So, where are we left? Saved and secure! Saved and secure! Jesus paid our sin debt. Jesus’ sacrifice earned our salvation, our freedom.

Again, we should be grateful!

D. Jesus teaches the disciples, once again—in Mark 10:35-45–that ministry in His Kingdom is not about position and power, but about servanthood and humility. John and James are jockeying for favored positions in Jesus’ new administration. Jesus responds to them in two ways:

First, He asks in verse 38–Can you drink the cup I drink? This is an old Jewish expression which means, Can you share my fate? They appear to believe they can. Next, He tells them they will suffer and die, as He is going to, but that He does not have the authority to grant them positions of privilege—that prerogative is the Father’s. .

The angry response of the other 10 to John and James power ploy prompts Jesus’ teaching in verses 42-45–You know that those who are regarded as rulers of the Gentiles lord it over them, and their high officials exercise authority over them. Not so with you. Instead, whoever wants to become great among you must be your servant, and whoever wants to be first must be slave of all. For even the Son of Man did not come to be served, but to serve, and to give His life as a ransom for many. What pleases God in His Kingdom is our each having a servant’s heart. Demonstrating humble and loving service to God and others is how we advance in the Lord’s eyes.

So, where are we left? Serving God and others, humbly rather than looking for recognition, bonuses, or rewards.

Where are we left? We want to trust in God, in spite of our circumstances. The God of Creation–the God who created us–deserves our adoration and praise. The author of our salvation, Jesus, deserves our gratitude and love. The Father is worthy. Jesus is worthy. The Holy Spirit is worthy.

Additionally, in God’s Kingdom, He responds favorably to prayer and humble service. He restored a humble and worshipful Job. He raised an obedient Son from the dead. He listened to and responded to the prayers of a humble missionary, Hudson Taylor.

As I see it, the following story seems to indicate where God might have us end up:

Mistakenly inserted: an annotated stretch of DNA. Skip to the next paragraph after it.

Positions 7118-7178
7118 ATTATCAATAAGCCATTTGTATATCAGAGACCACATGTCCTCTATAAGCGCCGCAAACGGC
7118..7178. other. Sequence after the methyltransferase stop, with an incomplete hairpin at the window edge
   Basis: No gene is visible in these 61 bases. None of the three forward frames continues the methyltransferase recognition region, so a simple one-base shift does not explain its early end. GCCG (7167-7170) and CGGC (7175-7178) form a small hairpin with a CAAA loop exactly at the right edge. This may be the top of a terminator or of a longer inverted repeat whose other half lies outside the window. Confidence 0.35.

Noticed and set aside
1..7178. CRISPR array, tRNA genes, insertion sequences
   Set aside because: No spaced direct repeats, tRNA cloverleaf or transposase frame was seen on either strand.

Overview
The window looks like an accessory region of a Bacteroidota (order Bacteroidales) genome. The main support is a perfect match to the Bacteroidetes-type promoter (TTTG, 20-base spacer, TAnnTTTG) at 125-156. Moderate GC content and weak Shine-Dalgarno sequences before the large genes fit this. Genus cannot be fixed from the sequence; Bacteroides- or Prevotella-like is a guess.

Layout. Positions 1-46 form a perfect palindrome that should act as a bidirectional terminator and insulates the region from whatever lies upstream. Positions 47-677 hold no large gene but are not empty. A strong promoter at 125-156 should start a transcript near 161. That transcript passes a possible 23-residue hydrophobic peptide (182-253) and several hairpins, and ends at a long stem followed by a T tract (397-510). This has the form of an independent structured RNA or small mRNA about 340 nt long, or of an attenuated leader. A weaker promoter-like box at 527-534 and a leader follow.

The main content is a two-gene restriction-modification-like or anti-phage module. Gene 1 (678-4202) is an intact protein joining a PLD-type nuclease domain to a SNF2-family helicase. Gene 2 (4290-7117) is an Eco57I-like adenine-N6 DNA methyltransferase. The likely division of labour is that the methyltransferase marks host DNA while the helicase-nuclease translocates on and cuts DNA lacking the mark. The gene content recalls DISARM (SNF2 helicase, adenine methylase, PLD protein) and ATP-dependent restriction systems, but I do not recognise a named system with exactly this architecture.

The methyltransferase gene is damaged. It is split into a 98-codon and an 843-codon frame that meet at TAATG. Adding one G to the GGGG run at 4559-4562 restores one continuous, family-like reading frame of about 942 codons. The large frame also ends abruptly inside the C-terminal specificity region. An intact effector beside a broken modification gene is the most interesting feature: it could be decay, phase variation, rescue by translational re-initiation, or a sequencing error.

Some years ago, at the Seattle Special Olympics, nine contestants–all physically or mentally disabled–assembled at the starting line for the 100-yard dash. At the gun, they all started out, not exactly in a dash, but with a relish to run the race to the finish and win. All, that is, except one little boy who stumbled on the asphalt, tumbled over a couple of times, and began to cry.

The other eight heard the boy cry. They slowed down and looked back. Then they all turned around and went back… every one of them! One girl with Down’s Syndrome bent down and kissed him and said, “This will make it better.” Then all nine linked arms and walked together to the finish line. Everyone in the stadium stood, and the cheering went on for several minutes.

Stories like this warm our hearts, and may even make us cry. Those children showed all the adults watching how we are to love and to live—not left crying on the track, but uplifted, helped, and loved by our friends. We can be this loving and caring. Let’s practice having servants’ hearts this week. Thanks be to God who gives us the victory through our Lord, Jesus Christ! Alleluia! Alleluia!

©2021 Rev. Dr. Sherry Adams

PASSING MARKS

Pastor Sherry’s message for October 10, 2021

Scriptures: Job 23:1-17; Ps 22:1-15; Heb 4:12-18; Mk 10:17-31

The story is told of an Ohio State University student who was academically competent but tended to need time to complete assignments (smart but not speedy).  You may know the type.  They do know the material, but think things through carefully until they have the right answer.  Others may come to the answer more rapidly but few are as careful as this.

The student was troubled by a Calculus class he needed to pass—and wasn’t—with a demanding, annoying professor.  The guy seemed to delight in frustrating his already discouraged students.  During exams, he would walk around, watching them like a hawk, expecting to discover someone cheating.  He would frequently announce the amount of time left—30 minutes, 20 minutes, 10 minutes, etc.- just to interrupt their trains of thought and to agitate everyone.  In a class of 1,000 students, the slow-but-steady young man was the only one not to turn in his exam when time was called.